Black holes come in many sizes. Some are massive, like the one at the centre of the Milky Way. Others are smaller and closer to home. In a workshop in Rome, Fabio Salini is making dark pieces of jewellery that draw the eye with the force of a gravitational field. The material that exerts this pull is carbon fibre, which is beloved by high-tech manufacturers and jewellers alike because it is as strong as it is light. Salini has been working with the stuff for the last five years. Originally he used it sparingly, to accent his gemstone- and diamond-encrusted confections. But he found himself returning to it again and again.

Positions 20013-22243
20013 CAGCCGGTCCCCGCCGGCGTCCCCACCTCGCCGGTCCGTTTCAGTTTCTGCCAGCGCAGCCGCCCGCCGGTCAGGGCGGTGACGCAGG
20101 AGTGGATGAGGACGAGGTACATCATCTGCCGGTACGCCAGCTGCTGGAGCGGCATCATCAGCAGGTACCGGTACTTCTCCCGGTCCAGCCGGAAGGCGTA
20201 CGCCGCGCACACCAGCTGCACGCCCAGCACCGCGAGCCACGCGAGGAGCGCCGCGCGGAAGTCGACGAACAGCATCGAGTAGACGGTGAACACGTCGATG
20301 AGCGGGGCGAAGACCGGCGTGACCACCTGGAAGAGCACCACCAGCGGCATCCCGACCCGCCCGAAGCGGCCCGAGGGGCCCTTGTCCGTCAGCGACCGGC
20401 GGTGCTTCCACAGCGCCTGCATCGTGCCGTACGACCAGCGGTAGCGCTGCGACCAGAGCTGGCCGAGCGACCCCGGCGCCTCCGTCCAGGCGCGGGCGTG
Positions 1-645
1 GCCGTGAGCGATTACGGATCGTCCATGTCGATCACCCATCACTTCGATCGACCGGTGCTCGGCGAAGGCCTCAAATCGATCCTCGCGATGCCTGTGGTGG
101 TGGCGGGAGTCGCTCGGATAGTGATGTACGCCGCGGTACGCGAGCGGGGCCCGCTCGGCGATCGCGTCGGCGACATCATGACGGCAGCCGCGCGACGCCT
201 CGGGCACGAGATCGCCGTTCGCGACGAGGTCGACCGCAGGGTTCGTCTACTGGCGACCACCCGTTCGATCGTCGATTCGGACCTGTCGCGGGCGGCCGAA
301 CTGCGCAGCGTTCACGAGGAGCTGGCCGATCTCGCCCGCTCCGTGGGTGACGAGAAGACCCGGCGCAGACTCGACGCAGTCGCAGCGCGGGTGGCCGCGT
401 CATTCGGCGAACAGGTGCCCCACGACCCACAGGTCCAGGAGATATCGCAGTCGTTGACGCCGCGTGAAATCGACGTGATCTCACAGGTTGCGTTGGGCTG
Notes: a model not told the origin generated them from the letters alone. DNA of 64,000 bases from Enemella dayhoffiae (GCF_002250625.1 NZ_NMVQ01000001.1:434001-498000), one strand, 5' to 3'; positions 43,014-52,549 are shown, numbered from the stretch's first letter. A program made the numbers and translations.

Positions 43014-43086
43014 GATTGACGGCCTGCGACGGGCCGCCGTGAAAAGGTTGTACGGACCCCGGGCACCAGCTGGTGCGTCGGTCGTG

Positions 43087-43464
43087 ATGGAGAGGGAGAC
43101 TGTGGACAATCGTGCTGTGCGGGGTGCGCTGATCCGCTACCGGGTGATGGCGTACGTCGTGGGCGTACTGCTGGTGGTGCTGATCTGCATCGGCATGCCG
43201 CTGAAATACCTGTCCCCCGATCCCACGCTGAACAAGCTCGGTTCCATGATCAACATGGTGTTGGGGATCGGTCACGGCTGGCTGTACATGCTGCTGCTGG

Carbon fibre isn’t brilliant like an emerald or lustrous like gold; it’s matte black and inexpensive compared with the precious materials used by many designers of Salini’s calibre. It is everything that rare, valuable stones are not – jewellery’s antimatter. This delighted Salini, and he gradually began to give it a more prominent role; one of his buckle cuffs is composed entirely of carbon fibre, aside from a thin row of diamonds trimming the edges. Black holes are regions of space where gravity is so strong that it sucks all the light into its centre. Though the front of this necklace dazzles with its constellation of gemstones spanning the full spectrum of light, the eye is inescapably drawn to the back, where waves of light converge into a smooth, otherworldly black.